Samsung has released a report on new developments in Magnetoresistive Random-Access Memory (MRAM) technology. The R&D departments of the Korean corporation have found a way to carry out calculations in the MRAM itself. This can radically change the idea of the organization and structure of computing systems.
In the classical architecture, calculations are performed in the central processor, and data is stored in internal memory, divided into RAM and ROM. The processor and memory are connected by a system bus, which includes the address, data, and control buses. Samsung’s idea is that MRAM will store and process data in one place, which will improve performance and significantly reduce power consumption of the computing node.
Magneto-resistive memory itself has been produced for several years by leading companies, including Intel, Samsung or GlobalFoundries. MRAM offers the performance of DRAM with the non-volatility of NAND flash and can store recorded data for many years without the need for power.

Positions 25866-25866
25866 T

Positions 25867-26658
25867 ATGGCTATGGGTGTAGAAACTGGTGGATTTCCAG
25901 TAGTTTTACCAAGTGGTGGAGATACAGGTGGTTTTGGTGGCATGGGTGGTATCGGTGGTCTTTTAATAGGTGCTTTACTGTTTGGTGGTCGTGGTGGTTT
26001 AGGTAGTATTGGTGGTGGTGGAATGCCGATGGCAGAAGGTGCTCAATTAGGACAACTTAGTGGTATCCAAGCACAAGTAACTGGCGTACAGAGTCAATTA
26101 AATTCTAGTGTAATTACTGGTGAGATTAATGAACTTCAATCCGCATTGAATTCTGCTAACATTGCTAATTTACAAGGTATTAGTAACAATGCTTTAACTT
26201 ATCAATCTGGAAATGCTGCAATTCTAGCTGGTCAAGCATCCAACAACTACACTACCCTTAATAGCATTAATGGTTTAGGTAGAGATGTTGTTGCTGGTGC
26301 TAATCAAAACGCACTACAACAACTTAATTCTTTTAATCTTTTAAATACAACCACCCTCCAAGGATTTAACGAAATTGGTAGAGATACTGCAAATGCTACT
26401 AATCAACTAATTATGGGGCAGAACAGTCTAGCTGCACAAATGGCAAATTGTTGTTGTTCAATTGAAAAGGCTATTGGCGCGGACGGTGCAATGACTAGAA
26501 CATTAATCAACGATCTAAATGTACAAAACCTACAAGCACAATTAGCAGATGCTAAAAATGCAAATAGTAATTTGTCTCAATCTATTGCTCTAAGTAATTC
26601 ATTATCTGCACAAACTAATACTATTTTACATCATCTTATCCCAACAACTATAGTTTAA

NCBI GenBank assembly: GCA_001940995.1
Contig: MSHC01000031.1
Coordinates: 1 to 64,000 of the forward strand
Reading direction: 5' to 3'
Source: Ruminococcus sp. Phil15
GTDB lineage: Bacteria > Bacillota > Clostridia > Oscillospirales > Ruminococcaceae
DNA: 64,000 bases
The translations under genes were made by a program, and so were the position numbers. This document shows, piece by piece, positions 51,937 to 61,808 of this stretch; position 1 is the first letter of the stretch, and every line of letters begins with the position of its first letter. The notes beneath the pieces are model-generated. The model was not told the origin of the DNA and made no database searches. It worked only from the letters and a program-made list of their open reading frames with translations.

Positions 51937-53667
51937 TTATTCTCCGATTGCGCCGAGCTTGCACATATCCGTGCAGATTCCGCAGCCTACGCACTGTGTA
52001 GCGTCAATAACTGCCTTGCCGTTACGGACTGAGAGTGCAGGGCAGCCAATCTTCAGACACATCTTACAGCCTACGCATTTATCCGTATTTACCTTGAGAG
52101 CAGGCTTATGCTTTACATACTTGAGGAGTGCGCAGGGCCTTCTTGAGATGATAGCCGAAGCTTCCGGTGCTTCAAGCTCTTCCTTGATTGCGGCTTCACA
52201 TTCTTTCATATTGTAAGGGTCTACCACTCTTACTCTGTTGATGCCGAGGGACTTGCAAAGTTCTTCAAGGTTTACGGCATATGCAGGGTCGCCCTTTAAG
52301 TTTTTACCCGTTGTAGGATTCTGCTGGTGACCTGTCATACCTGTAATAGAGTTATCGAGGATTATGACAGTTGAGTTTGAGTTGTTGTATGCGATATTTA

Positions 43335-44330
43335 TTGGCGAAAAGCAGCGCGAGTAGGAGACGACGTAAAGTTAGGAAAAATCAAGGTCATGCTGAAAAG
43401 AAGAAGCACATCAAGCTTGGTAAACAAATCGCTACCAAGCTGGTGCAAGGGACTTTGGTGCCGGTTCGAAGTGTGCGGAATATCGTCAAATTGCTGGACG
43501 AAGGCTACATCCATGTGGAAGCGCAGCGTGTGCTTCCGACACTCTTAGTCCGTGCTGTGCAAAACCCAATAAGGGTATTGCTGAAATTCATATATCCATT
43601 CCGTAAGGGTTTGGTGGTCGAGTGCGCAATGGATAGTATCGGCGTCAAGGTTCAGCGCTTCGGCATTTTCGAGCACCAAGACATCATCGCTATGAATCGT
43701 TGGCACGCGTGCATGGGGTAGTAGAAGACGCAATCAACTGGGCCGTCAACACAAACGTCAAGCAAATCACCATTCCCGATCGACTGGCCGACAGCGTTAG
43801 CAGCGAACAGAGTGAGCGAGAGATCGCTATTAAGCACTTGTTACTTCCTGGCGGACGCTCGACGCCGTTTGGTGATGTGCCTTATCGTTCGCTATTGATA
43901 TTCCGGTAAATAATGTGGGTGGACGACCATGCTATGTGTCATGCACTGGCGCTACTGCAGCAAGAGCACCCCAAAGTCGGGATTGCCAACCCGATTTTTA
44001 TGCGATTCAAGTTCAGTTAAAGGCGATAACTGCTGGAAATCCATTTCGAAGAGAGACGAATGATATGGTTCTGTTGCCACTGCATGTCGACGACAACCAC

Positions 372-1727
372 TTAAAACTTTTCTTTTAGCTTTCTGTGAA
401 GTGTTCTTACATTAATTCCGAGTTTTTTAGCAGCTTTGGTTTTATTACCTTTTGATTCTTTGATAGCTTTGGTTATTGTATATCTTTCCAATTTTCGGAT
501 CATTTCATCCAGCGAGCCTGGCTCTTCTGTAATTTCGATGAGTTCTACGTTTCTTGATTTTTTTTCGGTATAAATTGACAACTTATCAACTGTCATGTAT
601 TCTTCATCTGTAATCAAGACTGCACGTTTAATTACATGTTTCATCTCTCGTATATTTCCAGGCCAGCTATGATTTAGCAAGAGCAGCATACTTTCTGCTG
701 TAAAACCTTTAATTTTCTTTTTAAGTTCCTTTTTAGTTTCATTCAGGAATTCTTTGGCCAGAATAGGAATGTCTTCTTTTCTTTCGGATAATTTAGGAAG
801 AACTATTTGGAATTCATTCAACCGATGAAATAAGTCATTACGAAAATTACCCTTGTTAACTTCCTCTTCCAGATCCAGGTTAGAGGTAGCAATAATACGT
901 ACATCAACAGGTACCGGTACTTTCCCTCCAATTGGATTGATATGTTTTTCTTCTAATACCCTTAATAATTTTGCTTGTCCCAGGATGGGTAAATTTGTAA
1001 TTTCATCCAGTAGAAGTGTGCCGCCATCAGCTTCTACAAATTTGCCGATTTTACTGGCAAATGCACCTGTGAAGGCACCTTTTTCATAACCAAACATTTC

Of course, there are also disadvantages, the biggest of which is the low density and the impossibility of creating large-capacity chips. In addition, MRAM has very low resistance compared to competing memory technologies.
Therefore, Samsung is exploring the use of MRAM in the IoT and AI markets. A specific report from the company is related to neuromorphic computers that simulate the brain of a living being (an example is the Intel Loihi chip). Neuromorphic computers do not require a large amount of memory due to the way they work.
Interestingly, the Samsung scientists were able to put the disadvantage of MRAM’s low resistance into the basis of the calculations, using the concept of the “sum of resistances”. The specialists managed to run AI for image classification on MRAM schemes and achieve 98% accuracy for handwritten digits and 93% for faces. In the future, MRAM will find its way into “next-generation low-power artificial intelligence chip technologies” and neuromorphic computing.